Thursday, July 10, 2014

Painted Rocks: How to Correct Mistakes



 
Here's how you can fix a mistake made while painting a rock and, believe me, I have made many mistakes.

(Keep in mind these tips work for rocks which have NOT been sealed.)





While the paint is still wet

  • A Q-tip (or corner of a paper towel) moistened with a little clean water can wipe away the paint which ended up where it didn't belong
  • An art tool called a "paint eraser" can also remove errant paint. (This two-sided tool has a chiseled and pointed rubber tip at each end.) I find dipping the tip in a little water is helpful with paint removal
More info about this paint eraser


When the paint has dried

  • Dawn dish detergent on a moistened paper towel magically "erases" dried paint most of the time
  • Sandpaper is useful for scraping off small areas of paint which have strayed onto an unpainted, natural part of the rock
  • Sometimes a combination of a little Dawn dish detergent followed by sanding works best
  • Rubbing alcohol wiped on the dried paint with a q-tip or soft cloth also works 

 

 

As a last resort

  • If the mistakes are too numerous or you just don't like how the design is turning out, just cover the rock with white acrylic paint and start something new.




Do you have tips for removing paint from a rock? Please leave a comment and I will try them out.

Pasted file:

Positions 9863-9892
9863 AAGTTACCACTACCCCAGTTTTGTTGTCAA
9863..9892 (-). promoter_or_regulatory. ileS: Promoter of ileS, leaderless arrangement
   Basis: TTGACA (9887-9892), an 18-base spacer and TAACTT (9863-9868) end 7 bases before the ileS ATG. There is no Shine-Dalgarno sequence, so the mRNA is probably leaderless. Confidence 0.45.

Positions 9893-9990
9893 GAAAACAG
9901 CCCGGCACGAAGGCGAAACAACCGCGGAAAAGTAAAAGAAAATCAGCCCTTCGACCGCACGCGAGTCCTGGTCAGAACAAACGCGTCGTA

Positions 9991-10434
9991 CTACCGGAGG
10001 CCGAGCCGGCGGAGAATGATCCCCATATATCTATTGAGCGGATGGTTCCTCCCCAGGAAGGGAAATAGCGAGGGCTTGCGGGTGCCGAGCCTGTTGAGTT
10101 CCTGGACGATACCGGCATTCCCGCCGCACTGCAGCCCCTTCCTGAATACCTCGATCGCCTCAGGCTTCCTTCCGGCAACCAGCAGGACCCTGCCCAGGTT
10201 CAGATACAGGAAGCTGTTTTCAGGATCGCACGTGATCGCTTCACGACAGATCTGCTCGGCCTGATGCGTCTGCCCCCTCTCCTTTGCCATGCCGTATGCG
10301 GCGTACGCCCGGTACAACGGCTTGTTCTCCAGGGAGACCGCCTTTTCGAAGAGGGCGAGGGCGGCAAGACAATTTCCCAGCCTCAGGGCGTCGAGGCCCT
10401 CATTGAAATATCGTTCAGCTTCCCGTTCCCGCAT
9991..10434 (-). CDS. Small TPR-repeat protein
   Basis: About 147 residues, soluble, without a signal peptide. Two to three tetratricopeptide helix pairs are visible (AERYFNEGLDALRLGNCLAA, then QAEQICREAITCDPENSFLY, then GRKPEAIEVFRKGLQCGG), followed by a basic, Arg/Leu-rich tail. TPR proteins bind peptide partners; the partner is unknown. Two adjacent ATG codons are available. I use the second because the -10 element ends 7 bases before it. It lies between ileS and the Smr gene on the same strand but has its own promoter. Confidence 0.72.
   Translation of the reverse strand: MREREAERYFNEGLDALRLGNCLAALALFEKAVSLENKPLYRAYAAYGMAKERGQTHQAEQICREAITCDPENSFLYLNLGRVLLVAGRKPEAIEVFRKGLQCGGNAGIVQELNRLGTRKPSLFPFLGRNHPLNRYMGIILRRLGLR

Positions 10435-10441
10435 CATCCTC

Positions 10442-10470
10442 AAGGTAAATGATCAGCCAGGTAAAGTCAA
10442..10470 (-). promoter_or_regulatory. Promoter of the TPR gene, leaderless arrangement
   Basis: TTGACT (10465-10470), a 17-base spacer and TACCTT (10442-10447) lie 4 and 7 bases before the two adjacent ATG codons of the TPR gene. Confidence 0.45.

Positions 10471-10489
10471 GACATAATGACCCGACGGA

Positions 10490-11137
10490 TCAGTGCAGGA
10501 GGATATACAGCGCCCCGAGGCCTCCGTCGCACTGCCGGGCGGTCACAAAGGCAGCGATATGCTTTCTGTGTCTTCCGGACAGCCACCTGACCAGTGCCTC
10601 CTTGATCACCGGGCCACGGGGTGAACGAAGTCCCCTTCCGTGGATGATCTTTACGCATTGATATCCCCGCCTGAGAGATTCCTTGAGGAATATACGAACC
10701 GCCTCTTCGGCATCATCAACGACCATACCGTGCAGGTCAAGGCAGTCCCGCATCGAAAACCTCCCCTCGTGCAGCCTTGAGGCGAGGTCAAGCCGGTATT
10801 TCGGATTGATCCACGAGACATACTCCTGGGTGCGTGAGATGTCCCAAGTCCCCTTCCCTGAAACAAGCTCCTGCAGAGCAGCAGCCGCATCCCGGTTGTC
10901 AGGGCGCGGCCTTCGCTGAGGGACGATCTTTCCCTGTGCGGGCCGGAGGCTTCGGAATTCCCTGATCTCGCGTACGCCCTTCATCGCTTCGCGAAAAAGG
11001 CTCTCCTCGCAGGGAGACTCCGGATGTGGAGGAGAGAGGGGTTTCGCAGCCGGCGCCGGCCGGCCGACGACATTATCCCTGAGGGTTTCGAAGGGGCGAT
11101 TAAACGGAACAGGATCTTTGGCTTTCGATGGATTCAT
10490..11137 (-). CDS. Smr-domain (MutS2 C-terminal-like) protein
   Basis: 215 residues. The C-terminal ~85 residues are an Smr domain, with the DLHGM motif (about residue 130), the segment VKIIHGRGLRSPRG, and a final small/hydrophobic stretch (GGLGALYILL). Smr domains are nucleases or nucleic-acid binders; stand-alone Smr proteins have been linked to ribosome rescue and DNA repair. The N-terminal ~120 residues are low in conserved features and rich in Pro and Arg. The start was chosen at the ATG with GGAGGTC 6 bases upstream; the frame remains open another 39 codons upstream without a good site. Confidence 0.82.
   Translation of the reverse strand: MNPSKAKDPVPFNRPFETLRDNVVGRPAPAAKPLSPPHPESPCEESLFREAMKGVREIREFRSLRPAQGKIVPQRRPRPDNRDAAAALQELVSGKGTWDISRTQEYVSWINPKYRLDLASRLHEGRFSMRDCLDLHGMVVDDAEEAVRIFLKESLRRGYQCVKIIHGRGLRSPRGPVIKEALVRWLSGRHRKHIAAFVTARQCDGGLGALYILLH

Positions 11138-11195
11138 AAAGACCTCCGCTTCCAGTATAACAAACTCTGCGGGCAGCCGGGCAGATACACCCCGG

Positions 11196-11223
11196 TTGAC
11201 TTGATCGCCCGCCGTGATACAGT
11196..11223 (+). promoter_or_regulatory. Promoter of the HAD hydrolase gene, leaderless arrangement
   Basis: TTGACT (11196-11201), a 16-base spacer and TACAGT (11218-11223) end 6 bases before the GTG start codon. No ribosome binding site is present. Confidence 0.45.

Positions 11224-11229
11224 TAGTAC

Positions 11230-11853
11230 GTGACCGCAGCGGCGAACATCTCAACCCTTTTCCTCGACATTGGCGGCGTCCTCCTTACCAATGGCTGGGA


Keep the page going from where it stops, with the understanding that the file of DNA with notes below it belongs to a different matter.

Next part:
6 comments:

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    Replies
    1. Thanks for liking my blog, Dot. I checked out yours and it's a fun, wonderful resource for Etsy buyers and sellers. I don't use Google+, Google friend connect, or Bloglovin' but perhaps your comment here will help with adding subscribers. P.S. I love painting owls on rocks.

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  2. i've used the sandpaper and "Goof Off" product to fix paint mistakes. I make sure to wipe/wash the product off really good to avoid any potential reaction with my new paint or sealer.

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    Replies
    1. Thanks so much for the tip about "Goof Off", Lisa. I've never heard of the product but it's on my shopping list so I can try it out. If you've had success with it, I know it will work.

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  3. Thanks for your tip!! I painted my first (test) rock tonight. They are black so I painted one white and just tried different methods...dots, squiggles, very pathetic flowers. I quickly realized that (1) I need to use the lighted magnifier I use for jewelry making, (2) at 61 my hands aren't as steady as they used to be, and (3) on a scale of 1 to 10 with 1 = zero and 10 = best, my artistic ability is hovering somewhere around -5. LOL! The idea of the graphite paper is great! Can't wait to try it.

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    Replies
    1. Welcome to rock painting, Debra & Mack. The great thing about painting rocks is you can easily start over if you don't like the results. In addition, your "canvas" is inexpensive and many times free. I have a magnifier which I have yet to master so you're a step ahead of me on that one. Graphite transfer paper has been a very helpful product at times. As a matter of fact, I just used it for a Southwestern Indian design I just painted on a rock. The design was circular and I didn't feel confident in making an accurate circle, so I traced it! Have fun and keep experimenting and practicing.

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